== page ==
Way back in March, when it became clear that the pandemic was spreading to every corner of the world, companies everywhere took measures that not only helped slow the virus but that digitized consumer and corporate lives overnight.
Before COVID-19, the transition to digital payments was often considered a major overhaul and made a lower priority than many other business decisions. Hesitation has stemmed from the unknown — anticipation of a large financial and resource investment, uncertainty of the return on that investment and concern around the impact of change on critical operations. Now, it’s been forced into the spotlight, as companies are compelled to revamp traditional payment processes to accommodate a reduced and remote workforce, particularly in the U.S. where the check is still prevalent in B2B payments.
For many, this environment could actually be the ideal time to make the transformation to digital payments. With purchasing volumes lower than normal and many trade relationships already in flux, the risk of a transition to a new payment platform disrupting critical business processes is as low as it may ever be. Not to mention the additional revenue that can be generated by a properly optimized digital payments program.
CFOs face a problem as they are being pushed to implement digital payment solutions quickly while balancing that urgency against resource constraints, security concerns, and vendor due diligence. Procurement departments are revisiting and renegotiating vendor relationships, favoring those with stability, scale and experience in an attempt to mitigate risk and exposure. A unique combination of agility and stability can help both CFOs and procurement managers succeed.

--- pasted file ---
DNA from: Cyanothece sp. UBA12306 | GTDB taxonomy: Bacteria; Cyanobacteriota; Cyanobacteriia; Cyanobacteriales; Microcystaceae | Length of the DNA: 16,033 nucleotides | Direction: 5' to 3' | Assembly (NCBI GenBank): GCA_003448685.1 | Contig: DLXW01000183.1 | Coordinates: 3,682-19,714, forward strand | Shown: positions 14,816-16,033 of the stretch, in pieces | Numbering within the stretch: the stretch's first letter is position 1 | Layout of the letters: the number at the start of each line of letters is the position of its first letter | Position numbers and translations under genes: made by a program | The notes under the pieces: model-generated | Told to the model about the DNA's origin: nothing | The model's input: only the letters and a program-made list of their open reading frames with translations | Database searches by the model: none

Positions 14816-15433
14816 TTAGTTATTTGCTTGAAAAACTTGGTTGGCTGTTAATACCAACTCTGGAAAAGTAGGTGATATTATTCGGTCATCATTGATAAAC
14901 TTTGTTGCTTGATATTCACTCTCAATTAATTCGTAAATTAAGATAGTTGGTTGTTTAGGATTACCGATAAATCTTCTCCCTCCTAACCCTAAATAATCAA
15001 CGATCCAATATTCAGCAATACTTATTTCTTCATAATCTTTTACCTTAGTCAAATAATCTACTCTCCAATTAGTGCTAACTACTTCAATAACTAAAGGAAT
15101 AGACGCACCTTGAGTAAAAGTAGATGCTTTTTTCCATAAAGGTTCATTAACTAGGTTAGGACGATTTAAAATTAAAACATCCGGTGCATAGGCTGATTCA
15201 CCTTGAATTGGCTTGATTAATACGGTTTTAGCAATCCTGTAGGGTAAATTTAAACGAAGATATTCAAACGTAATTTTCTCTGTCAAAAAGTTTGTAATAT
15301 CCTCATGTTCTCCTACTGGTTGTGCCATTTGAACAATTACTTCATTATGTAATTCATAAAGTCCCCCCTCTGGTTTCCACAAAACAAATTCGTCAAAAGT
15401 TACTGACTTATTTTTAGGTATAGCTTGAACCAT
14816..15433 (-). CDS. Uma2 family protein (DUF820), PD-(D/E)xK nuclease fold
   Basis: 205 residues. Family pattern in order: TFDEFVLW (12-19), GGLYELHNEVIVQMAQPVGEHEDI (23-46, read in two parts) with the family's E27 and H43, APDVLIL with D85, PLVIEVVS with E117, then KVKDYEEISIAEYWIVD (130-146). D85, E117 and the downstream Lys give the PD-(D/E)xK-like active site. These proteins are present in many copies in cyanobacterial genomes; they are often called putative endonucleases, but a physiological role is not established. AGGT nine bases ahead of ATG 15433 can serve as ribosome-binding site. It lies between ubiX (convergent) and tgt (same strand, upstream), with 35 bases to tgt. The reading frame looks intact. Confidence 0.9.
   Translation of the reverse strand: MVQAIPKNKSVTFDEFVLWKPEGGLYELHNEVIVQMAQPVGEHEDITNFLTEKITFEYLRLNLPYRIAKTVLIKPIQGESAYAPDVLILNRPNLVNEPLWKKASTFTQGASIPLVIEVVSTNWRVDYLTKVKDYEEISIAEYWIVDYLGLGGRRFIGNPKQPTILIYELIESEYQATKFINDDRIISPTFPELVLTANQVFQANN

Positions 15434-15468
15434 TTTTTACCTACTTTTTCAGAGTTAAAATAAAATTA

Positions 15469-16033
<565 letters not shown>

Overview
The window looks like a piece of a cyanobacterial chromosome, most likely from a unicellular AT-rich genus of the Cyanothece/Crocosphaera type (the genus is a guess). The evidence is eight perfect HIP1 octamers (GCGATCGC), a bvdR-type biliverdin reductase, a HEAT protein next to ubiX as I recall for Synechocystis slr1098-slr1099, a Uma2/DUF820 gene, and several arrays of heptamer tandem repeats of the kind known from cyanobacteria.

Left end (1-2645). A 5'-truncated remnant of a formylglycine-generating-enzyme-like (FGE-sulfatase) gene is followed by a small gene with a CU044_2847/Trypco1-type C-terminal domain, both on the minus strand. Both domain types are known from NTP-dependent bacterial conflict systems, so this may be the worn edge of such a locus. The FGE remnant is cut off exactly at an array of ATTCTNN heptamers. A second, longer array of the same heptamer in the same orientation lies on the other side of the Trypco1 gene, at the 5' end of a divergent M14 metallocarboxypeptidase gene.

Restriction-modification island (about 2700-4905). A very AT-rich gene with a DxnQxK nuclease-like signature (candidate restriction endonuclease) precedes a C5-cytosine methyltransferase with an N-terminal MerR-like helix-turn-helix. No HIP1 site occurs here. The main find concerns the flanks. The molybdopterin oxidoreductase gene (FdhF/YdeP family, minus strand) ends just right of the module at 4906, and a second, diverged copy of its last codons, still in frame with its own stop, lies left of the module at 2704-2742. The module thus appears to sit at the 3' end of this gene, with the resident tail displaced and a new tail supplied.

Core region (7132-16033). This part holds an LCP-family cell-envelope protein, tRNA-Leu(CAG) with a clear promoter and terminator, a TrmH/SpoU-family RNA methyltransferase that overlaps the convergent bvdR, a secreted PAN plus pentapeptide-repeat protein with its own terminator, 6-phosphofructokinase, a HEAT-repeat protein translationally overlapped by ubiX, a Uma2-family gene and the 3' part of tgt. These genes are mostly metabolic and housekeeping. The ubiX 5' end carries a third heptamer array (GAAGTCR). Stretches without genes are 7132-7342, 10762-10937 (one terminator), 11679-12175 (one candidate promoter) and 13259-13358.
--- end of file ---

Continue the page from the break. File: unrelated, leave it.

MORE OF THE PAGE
Payments are complex and often fraught with behind-the-scenes administration and compliance needs, so these solution providers must look to experienced partners with flexible integration options. An extension of this payment expertise is thoughtful engagement with the suppliers that need to be enrolled to receive payments in the program. Digital payments are only beneficial if suppliers are willing and able to accept them. Initial and ongoing engagement with suppliers is the key to optimizing a program. If an organization has a digital payments program already, they should be asking how to maximize its benefits.
While we can’t know what the post-pandemic landscape will look like, we do know that business expenses will ramp back up, and with them, higher expectations for digital payments from both suppliers and vendors. Companies that take action on this now will be better positioned to weather the economic uncertainty that may come as the pandemic ebbs and flows. Those same companies will be leading the recovery because they seized the opportunity to implement change that will bring increasing returns as the economy rebuilds.